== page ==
• Wrapping up, Hauge sought and received the Board and Director’s approval to initiate research into a WSLCB program for grading cannabis and continue his advocacy for on-site cannabis consumption. Hauge concluded, “And this, of course, would be under the auspices of the Cannabis Advisory Council and [Cannabis] 2.0 but it seems like there might be a bite we can take right now.”
  • Board Member Ollie Garrett’s request for a review of the previous week’s Enforcement work session initiated a frank dialogue about the agency’s status (audio – 16m).
    • Garrett was unavailable for the work session hosted during the March 20th Executive Management Team meeting.
    • Hauge believed the agency had reached a “hiatus” while bills moved in the legislature and after initial drafts of revised rules had been shared with stakeholders.
    • Hauge summarized, “What I got from that was that Justin is with the program.” Rushford concurred.
    • Rushford extended the conversation to address a “scarcity theme” she had heard throughout the agency in response to challenges faced: not enough resources, time, and energy. Hauge characterized the response as “a reflex in state government and local government.” Rushford said she had developed a practice of asking in response, “So what goes away?” Hauge was impressed that Nordhorn “didn’t go there” during his presentation about shifting Enforcement towards “operational consistency.”
    • Hauge reminded the Board that “we’re still operating in a very artificial environment in that we have no interstate commerce. We are obligated to keep the trade within the boundaries of the State of Washington. I think we’re doing a pretty good job of that.” Hauge asserted, “a large part of that is because we have a very robust enforcement arm.”
    • Hauge believed Washington cannabis licensees enjoyed access to credit unions and state chartered banks “because we keep things screwed down pretty tight.”  He remained “a fan of strict enforcement.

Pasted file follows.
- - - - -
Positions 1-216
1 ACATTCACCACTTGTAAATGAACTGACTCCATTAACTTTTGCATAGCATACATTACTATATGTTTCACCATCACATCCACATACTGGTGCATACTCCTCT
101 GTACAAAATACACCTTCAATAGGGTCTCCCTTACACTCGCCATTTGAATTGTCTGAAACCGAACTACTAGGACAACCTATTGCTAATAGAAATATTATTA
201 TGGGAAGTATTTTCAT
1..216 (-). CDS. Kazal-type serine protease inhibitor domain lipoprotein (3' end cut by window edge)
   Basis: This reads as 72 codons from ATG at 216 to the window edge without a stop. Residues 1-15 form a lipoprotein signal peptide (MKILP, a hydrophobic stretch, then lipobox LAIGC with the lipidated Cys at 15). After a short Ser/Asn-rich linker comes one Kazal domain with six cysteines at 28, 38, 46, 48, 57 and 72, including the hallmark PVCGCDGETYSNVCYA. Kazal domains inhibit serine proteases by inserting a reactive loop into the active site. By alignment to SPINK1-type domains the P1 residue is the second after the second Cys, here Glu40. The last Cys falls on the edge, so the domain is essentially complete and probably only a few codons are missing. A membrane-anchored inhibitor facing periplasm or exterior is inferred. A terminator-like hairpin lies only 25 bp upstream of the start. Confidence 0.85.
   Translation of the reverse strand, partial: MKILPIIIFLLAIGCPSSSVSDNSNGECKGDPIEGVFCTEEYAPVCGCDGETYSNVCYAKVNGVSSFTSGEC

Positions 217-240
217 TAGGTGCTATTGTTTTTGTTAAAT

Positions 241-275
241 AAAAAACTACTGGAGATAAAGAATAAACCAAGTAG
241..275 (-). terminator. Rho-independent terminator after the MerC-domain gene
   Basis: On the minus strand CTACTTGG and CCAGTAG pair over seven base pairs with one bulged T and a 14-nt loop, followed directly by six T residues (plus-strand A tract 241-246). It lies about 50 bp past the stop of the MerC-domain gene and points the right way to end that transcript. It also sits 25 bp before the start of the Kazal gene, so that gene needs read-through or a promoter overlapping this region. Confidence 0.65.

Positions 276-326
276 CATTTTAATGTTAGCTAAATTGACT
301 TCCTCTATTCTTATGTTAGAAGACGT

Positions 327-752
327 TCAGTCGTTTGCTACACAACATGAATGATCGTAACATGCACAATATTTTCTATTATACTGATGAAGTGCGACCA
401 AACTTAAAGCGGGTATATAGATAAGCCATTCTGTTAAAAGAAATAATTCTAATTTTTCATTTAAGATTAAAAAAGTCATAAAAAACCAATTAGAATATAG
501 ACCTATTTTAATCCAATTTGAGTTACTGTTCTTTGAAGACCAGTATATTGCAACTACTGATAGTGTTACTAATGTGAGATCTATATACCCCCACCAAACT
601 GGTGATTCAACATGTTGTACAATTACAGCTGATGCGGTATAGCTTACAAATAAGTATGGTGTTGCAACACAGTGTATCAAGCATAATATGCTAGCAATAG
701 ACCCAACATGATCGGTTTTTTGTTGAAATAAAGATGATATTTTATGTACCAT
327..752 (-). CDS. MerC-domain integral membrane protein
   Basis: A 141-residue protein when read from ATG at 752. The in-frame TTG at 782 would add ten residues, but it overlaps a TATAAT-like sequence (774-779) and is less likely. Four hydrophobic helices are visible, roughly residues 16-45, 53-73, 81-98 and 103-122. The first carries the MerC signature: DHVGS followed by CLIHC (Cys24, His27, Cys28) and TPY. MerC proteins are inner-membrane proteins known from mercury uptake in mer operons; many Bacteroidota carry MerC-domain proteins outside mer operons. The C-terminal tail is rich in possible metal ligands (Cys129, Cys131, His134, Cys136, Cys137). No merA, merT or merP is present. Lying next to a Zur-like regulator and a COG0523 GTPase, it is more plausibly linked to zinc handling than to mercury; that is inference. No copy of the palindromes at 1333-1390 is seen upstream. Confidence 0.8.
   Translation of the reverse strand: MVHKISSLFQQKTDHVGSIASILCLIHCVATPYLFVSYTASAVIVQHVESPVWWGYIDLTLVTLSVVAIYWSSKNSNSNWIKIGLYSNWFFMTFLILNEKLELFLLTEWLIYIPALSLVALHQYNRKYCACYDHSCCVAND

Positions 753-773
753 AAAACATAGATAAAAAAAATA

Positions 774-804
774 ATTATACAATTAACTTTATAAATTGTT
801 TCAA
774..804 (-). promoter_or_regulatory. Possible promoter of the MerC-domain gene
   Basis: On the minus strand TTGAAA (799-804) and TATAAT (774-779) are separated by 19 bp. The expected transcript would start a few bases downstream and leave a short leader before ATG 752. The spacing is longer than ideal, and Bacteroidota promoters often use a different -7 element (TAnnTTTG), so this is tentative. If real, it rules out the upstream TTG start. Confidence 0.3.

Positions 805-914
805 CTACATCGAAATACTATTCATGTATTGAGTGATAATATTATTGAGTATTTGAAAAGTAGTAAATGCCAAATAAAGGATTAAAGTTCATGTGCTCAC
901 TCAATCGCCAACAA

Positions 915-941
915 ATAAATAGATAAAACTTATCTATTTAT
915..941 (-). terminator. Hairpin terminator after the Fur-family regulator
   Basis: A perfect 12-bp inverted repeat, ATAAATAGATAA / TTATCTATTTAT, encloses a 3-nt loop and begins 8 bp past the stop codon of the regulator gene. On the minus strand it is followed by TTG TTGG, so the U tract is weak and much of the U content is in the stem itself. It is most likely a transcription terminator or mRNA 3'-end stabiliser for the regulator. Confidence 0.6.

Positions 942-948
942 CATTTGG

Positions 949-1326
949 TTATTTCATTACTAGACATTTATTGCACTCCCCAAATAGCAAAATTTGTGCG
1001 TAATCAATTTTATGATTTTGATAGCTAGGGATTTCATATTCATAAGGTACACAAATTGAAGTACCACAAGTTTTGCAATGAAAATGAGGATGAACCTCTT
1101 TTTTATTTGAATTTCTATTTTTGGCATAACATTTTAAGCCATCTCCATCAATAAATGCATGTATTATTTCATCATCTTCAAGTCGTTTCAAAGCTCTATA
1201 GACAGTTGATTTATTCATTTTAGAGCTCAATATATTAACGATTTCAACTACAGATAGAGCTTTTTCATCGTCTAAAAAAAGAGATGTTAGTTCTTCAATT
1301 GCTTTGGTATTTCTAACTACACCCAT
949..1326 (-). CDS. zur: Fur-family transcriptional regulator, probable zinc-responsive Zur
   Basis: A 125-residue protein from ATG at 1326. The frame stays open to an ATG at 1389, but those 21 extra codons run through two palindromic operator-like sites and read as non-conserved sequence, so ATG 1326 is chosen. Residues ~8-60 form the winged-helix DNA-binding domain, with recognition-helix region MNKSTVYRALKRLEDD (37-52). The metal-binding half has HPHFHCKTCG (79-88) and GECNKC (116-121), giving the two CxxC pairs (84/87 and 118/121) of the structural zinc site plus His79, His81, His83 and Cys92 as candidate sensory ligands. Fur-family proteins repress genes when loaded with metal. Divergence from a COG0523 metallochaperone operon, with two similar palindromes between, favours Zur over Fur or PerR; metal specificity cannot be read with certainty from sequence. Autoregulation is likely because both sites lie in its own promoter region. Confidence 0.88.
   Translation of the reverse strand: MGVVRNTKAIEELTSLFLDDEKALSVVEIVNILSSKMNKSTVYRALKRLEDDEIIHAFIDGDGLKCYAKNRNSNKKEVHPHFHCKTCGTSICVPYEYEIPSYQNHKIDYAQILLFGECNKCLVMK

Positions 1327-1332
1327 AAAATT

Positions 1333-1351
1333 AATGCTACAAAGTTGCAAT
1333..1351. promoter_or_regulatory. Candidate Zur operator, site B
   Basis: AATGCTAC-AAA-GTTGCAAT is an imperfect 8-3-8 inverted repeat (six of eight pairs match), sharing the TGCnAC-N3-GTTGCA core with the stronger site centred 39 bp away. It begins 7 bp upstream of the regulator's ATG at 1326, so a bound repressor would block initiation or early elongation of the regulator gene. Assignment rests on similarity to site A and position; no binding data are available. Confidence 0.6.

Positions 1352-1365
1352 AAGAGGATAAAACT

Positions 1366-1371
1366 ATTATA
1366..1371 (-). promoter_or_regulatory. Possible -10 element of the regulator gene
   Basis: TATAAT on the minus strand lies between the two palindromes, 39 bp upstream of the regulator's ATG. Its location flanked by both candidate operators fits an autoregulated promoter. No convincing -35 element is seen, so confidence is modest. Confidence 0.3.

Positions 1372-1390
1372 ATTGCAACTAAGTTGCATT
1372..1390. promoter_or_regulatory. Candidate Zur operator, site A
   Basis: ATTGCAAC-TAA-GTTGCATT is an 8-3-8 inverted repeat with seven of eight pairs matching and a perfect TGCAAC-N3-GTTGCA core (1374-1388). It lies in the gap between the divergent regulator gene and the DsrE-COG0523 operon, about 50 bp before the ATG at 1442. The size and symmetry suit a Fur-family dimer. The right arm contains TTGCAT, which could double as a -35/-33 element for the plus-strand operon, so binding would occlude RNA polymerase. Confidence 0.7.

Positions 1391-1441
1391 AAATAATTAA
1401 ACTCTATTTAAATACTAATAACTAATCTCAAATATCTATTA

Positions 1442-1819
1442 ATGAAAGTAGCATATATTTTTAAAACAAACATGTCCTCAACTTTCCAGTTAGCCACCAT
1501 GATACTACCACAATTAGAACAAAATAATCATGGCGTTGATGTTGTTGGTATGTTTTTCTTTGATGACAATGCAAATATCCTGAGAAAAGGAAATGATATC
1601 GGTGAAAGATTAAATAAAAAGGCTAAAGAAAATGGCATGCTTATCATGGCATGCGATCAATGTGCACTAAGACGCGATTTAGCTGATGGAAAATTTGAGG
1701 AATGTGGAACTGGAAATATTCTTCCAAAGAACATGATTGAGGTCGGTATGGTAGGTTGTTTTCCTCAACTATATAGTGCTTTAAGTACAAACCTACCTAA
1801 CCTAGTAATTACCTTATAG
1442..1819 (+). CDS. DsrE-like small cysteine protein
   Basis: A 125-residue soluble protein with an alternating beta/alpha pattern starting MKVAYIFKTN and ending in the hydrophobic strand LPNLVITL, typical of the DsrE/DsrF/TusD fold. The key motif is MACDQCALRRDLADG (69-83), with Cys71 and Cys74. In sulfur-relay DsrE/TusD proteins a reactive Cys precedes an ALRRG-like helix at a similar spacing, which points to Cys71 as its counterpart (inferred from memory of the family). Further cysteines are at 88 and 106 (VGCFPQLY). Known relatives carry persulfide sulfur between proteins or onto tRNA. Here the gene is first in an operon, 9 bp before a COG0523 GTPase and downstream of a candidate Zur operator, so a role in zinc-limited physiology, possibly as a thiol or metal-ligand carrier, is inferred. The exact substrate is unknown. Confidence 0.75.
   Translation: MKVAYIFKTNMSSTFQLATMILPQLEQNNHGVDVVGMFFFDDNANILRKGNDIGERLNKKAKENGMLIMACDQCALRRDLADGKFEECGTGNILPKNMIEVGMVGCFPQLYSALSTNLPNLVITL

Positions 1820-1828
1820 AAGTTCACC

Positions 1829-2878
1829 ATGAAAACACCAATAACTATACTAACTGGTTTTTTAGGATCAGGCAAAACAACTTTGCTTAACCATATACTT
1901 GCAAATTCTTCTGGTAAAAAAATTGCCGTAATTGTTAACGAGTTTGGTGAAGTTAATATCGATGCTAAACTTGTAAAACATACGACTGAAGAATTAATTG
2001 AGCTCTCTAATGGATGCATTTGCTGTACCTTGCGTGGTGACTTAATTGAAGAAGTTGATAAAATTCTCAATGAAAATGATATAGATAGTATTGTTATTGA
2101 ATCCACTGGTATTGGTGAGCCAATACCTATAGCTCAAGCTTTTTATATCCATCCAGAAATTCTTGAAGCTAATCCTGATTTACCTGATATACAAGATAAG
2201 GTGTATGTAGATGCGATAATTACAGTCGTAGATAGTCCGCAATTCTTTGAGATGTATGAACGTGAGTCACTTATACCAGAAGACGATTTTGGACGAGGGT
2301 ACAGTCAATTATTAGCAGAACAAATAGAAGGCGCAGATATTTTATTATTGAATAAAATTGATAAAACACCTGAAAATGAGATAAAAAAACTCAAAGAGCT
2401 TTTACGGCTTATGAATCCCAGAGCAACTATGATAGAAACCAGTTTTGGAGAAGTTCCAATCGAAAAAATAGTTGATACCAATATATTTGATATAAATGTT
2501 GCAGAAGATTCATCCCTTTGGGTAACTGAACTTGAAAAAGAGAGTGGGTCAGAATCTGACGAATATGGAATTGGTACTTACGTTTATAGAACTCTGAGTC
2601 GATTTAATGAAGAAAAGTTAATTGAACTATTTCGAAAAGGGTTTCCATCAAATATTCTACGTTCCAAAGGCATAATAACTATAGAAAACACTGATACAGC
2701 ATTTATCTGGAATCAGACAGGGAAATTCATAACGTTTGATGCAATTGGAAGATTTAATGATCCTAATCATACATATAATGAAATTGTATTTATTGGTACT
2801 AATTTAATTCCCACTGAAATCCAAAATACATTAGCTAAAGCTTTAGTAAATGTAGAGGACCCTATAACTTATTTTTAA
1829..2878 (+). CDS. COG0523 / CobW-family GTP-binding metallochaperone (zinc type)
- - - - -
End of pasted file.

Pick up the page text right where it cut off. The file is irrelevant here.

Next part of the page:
• Because of continued uncertainty around enforcement of federal cannabis prohibition, Hauge still felt “we can’t presume at this stage that this is a trade like any other.”
    • Garrett asked if agency leadership had asked Nordhorn about:
      • Disparities in frequency of visits to licensees
      • Prioritization of complaints
      • Evaluation of validity of complaints
      • Disparities in licensee relations with enforcement officers
      • Implicit bias training for enforcement officers
    • Hauge responded, “To me, the biggest obstacle we have with Enforcement right now is that it is, within the agency, an insular culture – like every police agency is. And the opportunity to really engage the practices, procedures, how discretion is organized – isn’t here yet, but it’s gonna be real soon. If we don’t, then we’re going to have our enforcement authority taken away from us.
    • Describing the revised cannabis penalty rules, Hauge said: “We cut back on the number of violations for which citations could be written. And we also specifically called out aggravating and mitigating factors, and pretty clearly communicated to Justin and Commander Dzubay, who was at these meetings, that those are items—aggravating and mitigating factors—that we’re gonna expect to see enforcement agents address in their reports. But how we actually make that happen has not been addressed.”
    • Hauge anticipated external pressure could initiate agency shifts: “maybe when we get our consultant in here that will open the doors.”
      • Towards the end of the meeting, Hauge inquired about the status of the request for proposals (RFP) for an independent consultant to evaluate Enforcement. Rushford said the agency had received “only two responses. One of those two was very impressive.” She indicated the agency had extended the RFP deadline one week “to see if they get more responses.” Director Garza and Contracts Manager Rachelle Amerine planned to review proposals after the close of the RFP window “next week.” Rushford anticipated next steps would be “a couple of weeks out” and added, “I will ask that we hear about the results before there’s a decision” (audio – 3m).
    • Garrett pursued her suggestion that enforcement officers should be required to receive implicit bias training. She indicated she had suggested the same idea the previous year and been rebuffed.
    • At the conclusion of the meeting, Chair Rushford identified the question looming before the agency: “how do we turn this ship? It’s a big sea change. And an imperative one.”
  • The Board and Director also reviewed the newly released House budget, revisited a previous discussion about tribal ownership of cannabis businesses, and mentioned the new Public Health Education Liaison.
Here are shared documents for your review: